Домой Strategy Business 2019 Mercedes-AMG G63 review: Loud and proud, and absolutely divine

2019 Mercedes-AMG G63 review: Loud and proud, and absolutely divine


Some things just don’t make sense. Ducky Dale didn’t get the girl in Pretty In Pink (even though he’s such a nice guy!), I can’t seem to lose weight despite cutting my carbs down to crying-shame levels, and the 2019 Mercedes-AMG G63 — a nearly 6,000-pound SUV — can accelerate to 60 miles per hour quicker than many sports cars.

How brilliantly absurd.

The G-Class is all-new for 2019, save for a couple of iconic, carryover bits like the door handles, spare tire cover, headlight washers and sun visors. Yet it still retains the same shape, and is bursting with over-the-top charm in its most raucous AMG G63 guise. And now, it’s a lot easier to drive.

Fast and furious

While this review concentrates on the bonkers Mercedes-AMG G63, managing editor Steven Ewing took a spin in the standard, $124,500 G550 earlier this year. The G550 is better for folks who might actually go off-roading, what with its less-aggressive wheel/tire setup, and it still packs hearty V8 punch and a world-class interior.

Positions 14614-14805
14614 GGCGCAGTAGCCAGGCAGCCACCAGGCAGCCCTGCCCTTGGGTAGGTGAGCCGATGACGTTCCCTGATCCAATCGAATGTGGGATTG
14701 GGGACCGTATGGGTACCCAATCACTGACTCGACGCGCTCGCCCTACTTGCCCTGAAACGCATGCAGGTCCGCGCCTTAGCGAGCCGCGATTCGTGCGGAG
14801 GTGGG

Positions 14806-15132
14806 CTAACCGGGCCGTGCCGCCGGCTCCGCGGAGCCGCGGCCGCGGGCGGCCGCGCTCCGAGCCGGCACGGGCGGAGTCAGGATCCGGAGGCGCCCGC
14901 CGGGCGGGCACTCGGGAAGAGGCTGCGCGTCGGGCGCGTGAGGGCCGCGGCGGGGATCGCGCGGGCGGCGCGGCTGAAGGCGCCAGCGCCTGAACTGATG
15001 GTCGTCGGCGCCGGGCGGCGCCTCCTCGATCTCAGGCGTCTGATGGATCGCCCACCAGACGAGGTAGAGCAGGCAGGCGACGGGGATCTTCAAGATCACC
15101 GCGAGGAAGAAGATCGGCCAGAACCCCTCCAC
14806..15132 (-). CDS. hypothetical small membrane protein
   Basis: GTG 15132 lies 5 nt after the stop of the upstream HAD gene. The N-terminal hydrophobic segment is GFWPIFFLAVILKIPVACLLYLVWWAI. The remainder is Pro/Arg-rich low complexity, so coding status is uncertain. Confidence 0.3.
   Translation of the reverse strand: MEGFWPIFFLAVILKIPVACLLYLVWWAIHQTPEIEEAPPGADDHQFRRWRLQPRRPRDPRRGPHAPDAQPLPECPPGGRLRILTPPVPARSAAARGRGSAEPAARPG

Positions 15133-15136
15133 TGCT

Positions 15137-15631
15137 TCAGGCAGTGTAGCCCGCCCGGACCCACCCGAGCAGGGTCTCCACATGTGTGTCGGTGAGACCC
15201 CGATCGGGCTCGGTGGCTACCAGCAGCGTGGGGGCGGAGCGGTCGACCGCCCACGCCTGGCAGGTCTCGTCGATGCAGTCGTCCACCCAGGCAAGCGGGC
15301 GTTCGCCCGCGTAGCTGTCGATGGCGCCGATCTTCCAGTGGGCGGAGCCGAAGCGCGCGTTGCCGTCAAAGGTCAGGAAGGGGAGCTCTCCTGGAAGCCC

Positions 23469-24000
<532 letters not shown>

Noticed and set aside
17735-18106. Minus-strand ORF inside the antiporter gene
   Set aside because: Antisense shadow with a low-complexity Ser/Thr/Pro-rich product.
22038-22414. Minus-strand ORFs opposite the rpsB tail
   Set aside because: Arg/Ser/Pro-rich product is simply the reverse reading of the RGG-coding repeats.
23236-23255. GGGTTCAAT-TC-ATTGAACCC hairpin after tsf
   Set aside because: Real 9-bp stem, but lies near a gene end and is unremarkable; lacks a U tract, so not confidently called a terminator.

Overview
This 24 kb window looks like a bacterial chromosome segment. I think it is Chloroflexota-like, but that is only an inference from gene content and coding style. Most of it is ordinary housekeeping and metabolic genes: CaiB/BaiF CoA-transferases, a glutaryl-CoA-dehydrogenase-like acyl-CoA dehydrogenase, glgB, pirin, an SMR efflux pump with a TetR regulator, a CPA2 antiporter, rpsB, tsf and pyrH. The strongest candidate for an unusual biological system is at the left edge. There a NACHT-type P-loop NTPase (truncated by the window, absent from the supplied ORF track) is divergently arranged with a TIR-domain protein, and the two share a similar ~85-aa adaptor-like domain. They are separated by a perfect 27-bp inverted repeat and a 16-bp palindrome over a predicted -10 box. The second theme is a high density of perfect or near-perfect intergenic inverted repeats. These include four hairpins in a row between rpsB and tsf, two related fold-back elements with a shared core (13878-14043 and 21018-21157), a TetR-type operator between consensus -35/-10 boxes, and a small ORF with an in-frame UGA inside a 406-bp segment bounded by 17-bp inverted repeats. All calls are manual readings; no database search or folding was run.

The G63, meanwhile, starts at $147,500, and it’s a bombastic, grandiose, completely unnecessary thing. It’s powered by an AMG-built, 4.0-liter, twin-turbocharged V7, pumping out 577 horsepower and 627 pound-feet of torque. That’s a full 161 horsepower and 177 pound-feet more than the G550. And with 22-inch wheels wrapped in summer tires, the G63 is more beast-in-the-street than it is devil-in-the-dirt.

If the old G-Class had one glaring problem, it was the steering. Unchanged for generations, the recirculating-ball setup was kind of scary, with terrible on-center feeling and irregular weighting. For 2019, it’s been replaced by a more traditional, electronically assisted rack-and-pinion system, so the G63 reliably goes in the direction I point it. This more modern steering setup even has two different modes: Comfort feels a bit too light for a vehicle this large, but Sport adds an appropriate amount of weight, and it’s my preferred setting for all situations.